A Coalition of NGOs in a joint statement said that since the fall of President Mubarak in 2011 there had been a failure to address the economic and social deprivation of Egyptian people. The rights to work, social security, health, and education required urgent attention, and there was a need for political transition towards an open, transparent and participatory democracy. Anti-corruption laws had not been effectively implemented, transparency had not been ensured, there was a marked failure to protect the economic and social rights of vulnerable groups, and austerity measures had been damaging to the economy.
An Expert said that the same problems persisted in Egypt despite consecutive regime changes. The lack of appreciation of economic, social and cultural rights in Egypt was chronic and appeared to have a cultural dimension. What were the underlying reasons for that situation? What were the root causes of Egypt’s problems and the lack of long-term solutions?
An Expert said that Egyptian civil society representatives had made an important contribution to the Committee’s work, and pointed out the importance of the indivisibility of human rights. Civil and political rights were behind economic, social and cultural rights, he said. Corruption was rife in Egypt, there was limited participation in political life, and the international community appeared to be defending everything that was being done to deregulate the economy. Were existing traditional justice mechanisms fair? What would be a fair model that could ensure the economic, social and cultural rights of Egyptians?
Concerning the changes which Egypt was undergoing, an Expert asked for further information on corruption in Egypt and how the political and economic elite benefited from the conditions prevailing in the country.
An Expert asked for more detailed information about efforts to improve the enjoyment of economic, social and cultural rights over the past two or three years, which would help to determine whether there had been a backward slide in the enjoyment of those rights in Egypt.
Concerning women’s rights, an Expert asked for information on the number of women involved in the Constitutional Committee. What was being done to protect the rights of women in the draft constitution? Had there been an investigation into the recent gang rapes of female demonstrators? Even though Egyptian law prohibited female genital mutilation, nevertheless there were reports that the procedure was still carried out by medical professionals. What could be done to put an end to that unacceptable practice and overturn social acceptance of it?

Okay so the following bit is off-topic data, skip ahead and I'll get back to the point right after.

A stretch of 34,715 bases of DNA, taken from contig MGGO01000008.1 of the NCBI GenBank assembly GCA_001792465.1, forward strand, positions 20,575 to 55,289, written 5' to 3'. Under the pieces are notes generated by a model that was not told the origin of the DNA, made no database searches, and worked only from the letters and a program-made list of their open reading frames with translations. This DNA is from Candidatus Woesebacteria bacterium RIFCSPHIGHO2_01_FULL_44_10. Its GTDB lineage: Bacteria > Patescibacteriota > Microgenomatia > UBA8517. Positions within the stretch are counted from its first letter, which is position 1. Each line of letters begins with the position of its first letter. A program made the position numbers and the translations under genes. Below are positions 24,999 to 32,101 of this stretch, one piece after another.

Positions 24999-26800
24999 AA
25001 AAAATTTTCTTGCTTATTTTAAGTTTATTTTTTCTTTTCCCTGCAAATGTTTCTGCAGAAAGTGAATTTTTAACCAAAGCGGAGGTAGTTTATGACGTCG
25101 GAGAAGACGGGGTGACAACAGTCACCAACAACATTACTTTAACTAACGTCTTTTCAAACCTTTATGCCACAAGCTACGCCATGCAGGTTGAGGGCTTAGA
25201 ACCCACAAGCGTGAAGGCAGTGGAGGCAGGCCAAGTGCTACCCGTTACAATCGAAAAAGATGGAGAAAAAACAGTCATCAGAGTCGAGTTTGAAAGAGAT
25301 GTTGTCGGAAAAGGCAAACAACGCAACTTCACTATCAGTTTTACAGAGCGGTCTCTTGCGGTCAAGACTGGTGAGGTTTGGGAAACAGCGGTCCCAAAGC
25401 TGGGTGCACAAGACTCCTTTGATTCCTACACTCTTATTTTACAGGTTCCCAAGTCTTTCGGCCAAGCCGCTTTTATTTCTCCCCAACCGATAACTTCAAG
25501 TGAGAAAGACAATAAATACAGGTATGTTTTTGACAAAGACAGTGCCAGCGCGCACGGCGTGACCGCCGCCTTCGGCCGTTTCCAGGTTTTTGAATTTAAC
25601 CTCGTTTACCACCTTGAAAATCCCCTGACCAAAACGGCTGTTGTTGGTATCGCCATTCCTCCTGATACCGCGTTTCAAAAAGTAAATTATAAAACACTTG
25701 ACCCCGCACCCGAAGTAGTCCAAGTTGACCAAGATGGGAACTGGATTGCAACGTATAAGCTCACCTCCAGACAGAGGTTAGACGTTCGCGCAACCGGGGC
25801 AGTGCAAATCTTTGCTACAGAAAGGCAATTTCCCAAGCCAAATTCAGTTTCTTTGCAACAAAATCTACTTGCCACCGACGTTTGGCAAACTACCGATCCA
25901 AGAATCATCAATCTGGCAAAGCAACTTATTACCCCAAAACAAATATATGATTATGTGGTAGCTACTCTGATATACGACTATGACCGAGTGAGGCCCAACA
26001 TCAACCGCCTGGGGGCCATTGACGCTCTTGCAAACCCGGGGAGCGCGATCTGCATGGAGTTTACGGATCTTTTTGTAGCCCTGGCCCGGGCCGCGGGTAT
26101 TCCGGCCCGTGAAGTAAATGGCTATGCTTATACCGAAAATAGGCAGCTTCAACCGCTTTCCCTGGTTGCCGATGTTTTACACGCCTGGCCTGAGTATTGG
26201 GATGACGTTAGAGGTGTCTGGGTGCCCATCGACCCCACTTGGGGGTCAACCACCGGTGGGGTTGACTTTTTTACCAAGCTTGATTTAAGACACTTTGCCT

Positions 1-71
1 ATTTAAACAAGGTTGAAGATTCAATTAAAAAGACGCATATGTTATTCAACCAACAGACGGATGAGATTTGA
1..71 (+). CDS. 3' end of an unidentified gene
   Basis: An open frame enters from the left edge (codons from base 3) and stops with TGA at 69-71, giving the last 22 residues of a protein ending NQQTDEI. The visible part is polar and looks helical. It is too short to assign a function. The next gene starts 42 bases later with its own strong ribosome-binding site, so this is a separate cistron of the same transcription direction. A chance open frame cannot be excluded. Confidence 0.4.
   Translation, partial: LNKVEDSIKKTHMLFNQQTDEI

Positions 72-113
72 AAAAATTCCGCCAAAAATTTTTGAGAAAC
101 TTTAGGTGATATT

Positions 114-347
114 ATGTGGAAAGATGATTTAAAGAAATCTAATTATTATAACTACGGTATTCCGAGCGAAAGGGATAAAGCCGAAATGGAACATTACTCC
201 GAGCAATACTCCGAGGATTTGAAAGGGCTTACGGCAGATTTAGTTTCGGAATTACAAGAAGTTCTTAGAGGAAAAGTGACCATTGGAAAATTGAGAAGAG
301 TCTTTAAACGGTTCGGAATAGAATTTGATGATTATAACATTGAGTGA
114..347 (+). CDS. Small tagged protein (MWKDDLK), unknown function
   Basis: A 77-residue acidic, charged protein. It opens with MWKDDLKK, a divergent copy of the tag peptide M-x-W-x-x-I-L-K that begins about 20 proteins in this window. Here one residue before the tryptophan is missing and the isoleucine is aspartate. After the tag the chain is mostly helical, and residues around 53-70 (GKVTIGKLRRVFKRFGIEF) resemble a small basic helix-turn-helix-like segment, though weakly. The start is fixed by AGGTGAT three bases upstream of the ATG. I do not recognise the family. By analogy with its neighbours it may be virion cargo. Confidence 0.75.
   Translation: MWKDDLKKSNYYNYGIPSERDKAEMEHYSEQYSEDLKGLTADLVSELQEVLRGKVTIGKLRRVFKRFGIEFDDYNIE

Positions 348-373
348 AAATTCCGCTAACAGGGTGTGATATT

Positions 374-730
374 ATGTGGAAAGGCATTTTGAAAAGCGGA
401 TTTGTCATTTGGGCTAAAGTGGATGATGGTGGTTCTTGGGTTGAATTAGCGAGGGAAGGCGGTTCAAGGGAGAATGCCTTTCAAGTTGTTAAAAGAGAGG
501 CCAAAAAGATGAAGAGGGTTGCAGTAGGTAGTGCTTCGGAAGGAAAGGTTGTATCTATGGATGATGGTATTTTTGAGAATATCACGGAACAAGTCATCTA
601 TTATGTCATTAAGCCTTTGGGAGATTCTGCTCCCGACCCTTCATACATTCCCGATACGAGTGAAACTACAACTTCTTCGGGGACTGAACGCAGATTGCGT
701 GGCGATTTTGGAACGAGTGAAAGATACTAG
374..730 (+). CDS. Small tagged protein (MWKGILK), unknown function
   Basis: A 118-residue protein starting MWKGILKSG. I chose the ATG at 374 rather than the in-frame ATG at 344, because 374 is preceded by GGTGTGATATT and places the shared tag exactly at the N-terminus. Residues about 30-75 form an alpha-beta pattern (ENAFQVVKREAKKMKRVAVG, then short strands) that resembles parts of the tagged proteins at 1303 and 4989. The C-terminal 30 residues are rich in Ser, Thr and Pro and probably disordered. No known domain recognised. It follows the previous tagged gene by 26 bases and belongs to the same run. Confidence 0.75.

In response to the Experts’ questions, non-governmental organization representatives said that part of the problem was existing flawed policies, for example in the area of social protection mechanisms, which continued to disadvantage vulnerable groups. The accessibility of data and the availability of reliable information was another major challenge. Despite that, available statistics showed that unemployment had risen significantly and food prices kept rising, which was having a major impact on vulnerable households. Ongoing instability was partly due to the dissatisfaction of Egyptian people with the prevailing conditions. Corruption in Egypt existed at all levels and was deeply rooted. Laws passed to address that phenomenon had allowed for individuals charged with corruption to negotiate their way out of being convicted by agreeing to pay back the money they had taken. That created an accountability gap and undermined the effectiveness of anti-corruption efforts in the country. Unchanged social and economic structures remained at the heart of ongoing problems.
An Expert said that the essence of the conflict might lie in religious belief. Two thirds of the Egyptian population (the Muslim Brotherhood and Salafists) had a strong religious ideology, said the Expert, who went on to ask to what extent Islam’s perceptions of economic, social and cultural rights corresponded with the Covenant.
Concerning the question about the impact of religion on the enjoyment of economic, social and cultural rights in Egypt, the non-governmental organization representatives said that the Muslim Brotherhood and the Salafists did not share the same beliefs and had a different approach to economic and social rights. Islam allowed for different interpretations of economic and social rights, so there was not one way in which Islamists would approach the subject.
For use of the information media; not an official record